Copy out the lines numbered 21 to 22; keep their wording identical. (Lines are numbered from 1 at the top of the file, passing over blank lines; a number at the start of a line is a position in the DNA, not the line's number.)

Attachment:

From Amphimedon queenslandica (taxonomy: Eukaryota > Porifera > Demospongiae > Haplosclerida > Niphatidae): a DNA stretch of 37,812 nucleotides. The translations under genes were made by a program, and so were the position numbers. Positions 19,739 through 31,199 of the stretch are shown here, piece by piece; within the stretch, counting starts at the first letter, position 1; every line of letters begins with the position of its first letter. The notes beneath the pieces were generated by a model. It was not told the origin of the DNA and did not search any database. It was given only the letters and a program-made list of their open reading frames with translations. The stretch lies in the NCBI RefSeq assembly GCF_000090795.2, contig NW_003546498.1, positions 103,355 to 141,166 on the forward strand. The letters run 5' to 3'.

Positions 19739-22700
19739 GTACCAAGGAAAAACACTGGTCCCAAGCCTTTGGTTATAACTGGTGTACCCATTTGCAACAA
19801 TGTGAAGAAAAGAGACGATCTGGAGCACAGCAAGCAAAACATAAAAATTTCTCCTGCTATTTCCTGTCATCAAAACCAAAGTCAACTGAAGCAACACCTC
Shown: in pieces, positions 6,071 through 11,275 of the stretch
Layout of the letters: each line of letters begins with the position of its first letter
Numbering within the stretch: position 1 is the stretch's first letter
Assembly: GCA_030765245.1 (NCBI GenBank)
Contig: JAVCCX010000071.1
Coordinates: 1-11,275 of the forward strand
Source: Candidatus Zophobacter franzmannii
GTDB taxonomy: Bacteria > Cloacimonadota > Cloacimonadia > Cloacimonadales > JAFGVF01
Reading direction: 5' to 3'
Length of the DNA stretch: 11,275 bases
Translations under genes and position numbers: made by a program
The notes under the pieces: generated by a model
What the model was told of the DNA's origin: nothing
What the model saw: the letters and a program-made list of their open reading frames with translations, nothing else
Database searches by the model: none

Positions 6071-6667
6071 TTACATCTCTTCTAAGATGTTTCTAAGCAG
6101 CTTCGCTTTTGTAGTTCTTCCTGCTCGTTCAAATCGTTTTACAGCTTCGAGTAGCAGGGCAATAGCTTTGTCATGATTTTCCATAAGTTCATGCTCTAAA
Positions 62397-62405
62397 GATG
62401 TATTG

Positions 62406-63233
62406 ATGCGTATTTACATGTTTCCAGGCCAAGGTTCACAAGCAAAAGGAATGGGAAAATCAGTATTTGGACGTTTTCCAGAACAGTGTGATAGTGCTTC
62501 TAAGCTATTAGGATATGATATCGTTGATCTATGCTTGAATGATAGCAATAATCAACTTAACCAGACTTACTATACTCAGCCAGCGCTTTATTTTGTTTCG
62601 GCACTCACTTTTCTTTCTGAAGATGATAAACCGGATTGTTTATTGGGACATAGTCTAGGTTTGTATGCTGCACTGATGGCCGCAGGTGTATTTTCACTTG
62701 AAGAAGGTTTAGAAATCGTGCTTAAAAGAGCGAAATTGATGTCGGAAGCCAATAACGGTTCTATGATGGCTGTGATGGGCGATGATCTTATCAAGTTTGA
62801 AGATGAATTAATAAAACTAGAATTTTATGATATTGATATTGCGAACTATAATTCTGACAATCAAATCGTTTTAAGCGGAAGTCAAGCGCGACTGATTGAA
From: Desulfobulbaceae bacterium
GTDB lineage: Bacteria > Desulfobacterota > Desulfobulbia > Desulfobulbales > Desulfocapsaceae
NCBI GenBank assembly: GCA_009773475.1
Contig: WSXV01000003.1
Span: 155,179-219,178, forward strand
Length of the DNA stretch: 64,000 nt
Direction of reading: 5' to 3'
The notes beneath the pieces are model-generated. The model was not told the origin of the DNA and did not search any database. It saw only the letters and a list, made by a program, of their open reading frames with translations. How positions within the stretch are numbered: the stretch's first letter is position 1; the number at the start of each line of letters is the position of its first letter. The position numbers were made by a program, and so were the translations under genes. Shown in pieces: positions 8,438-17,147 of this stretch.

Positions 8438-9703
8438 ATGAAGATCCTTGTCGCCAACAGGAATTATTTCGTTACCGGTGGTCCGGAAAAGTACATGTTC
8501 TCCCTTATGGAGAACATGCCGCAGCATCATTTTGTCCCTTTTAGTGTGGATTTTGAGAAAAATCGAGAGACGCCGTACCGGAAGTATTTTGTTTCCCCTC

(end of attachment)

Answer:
6071 TTACATCTCTTCTAAGATGTTTCTAAGCAG
6101 CTTCGCTTTTGTAGTTCTTCCTGCTCGTTCAAATCGTTTTACAGCTTCGAGTAGCAGGGCAATAGCTTTGTCATGATTTTCCATAAGTTCATGCTCTAAA